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For instance, if there is dir 3:

mkdir 4; cp file 4

The dir could also be called 3 other text. Still no text needs to be in mkdir 4 besides the incremented number. The highest number needs to be detected.

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2 Answers 2

Lets assume you have sequentially numbered directories like: 'dirnameN',
where 'N' is the number.

You can find the highest number (from the parent directory) by,

find . -type d -name dirname\* | sed 's|dirname||' | sort -n | tail -1

So, you use the pattern in your directory names to filter it out (with 'sed') and leave the number.
Then, you sort numerically to find the last number.

After that, you would add one to that and proceed to make your next directory using the same pattern.

Say, something like,

dirnamePattern=dirname
lastDirname=11
newDirname=$((lastDirname+1))
newDirname=${dirnamePattern}${newDirname}

will give you 'dirname12'.

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The following should do the thing in one line:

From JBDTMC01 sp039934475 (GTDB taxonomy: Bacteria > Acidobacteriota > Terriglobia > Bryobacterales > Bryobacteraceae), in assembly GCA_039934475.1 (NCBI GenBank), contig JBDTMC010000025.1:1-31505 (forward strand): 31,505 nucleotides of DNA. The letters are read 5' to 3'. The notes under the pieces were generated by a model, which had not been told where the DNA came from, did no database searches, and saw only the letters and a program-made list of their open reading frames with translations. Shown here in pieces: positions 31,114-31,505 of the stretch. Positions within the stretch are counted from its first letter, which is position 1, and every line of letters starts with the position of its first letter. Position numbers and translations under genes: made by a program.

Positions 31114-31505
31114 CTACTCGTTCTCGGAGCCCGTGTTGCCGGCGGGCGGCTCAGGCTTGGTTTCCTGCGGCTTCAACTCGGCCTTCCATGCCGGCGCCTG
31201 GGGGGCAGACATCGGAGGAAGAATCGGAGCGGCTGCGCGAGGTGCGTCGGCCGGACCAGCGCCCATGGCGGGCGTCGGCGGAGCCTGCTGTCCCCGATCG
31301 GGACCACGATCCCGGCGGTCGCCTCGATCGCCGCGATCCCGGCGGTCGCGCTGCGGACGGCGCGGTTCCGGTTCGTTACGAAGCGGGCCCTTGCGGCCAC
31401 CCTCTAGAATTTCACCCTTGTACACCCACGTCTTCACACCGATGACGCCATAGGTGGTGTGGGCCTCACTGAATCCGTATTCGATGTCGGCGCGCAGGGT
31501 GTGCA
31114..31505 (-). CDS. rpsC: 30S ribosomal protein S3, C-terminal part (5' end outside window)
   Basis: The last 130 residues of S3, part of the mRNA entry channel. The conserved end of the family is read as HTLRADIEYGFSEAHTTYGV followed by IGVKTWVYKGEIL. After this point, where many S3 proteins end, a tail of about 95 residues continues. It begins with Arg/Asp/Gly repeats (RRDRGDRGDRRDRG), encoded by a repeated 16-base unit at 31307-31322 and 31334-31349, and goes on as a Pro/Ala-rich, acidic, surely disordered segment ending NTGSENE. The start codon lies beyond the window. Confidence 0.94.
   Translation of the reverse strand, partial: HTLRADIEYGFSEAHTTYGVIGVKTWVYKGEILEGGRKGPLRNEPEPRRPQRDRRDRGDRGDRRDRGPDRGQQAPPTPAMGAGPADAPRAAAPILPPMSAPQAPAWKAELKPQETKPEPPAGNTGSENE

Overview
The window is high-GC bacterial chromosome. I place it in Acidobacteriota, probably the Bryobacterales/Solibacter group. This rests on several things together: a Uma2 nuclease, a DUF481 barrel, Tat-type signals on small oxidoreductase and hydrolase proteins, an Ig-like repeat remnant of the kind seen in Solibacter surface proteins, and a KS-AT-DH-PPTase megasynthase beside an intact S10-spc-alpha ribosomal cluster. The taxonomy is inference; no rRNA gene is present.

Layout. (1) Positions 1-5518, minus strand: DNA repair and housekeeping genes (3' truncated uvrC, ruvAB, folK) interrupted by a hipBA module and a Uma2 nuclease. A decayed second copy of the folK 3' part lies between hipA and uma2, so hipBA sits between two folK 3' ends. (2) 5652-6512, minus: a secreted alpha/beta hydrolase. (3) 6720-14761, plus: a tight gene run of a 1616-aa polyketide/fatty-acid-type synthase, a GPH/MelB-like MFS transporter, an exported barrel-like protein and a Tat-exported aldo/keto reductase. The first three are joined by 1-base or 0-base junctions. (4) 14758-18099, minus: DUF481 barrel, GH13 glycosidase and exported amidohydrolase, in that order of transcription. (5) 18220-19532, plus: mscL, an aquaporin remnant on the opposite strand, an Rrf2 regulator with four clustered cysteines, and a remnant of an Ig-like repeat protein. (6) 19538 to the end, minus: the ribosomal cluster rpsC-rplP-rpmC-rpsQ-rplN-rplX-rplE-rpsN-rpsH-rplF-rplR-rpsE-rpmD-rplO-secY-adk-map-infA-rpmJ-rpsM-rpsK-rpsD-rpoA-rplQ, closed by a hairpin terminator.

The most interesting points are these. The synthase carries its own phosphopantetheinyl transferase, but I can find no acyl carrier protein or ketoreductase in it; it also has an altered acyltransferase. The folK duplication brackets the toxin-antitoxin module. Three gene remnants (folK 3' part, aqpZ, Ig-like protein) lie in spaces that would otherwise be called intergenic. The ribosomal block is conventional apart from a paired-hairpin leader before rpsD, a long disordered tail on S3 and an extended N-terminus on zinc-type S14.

mkdir $(($(find . -type d | sed -e 's/[^0-9]*//g' | sort -n | tail -n 1)+1))

Given the folders:

1 something
3 other text
some 5 thing
2 test

this creates a folder named 6.

If you then want to copy a file named file, just do something like this:

name=$(($(find . -type d | sed -e 's/[^0-9]*//g' | sort -n | tail -n 1)+1)); mkdir $name; cp file $name
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Thanks, this does exactly what I wanted. Accepted. –  nnbc Jun 3 '11 at 17:48
1  
@nnbc Glad it helped. Don't forget to click the checkbox under the score at the left of the post if this answered your question! :) –  slhck Jun 3 '11 at 18:59

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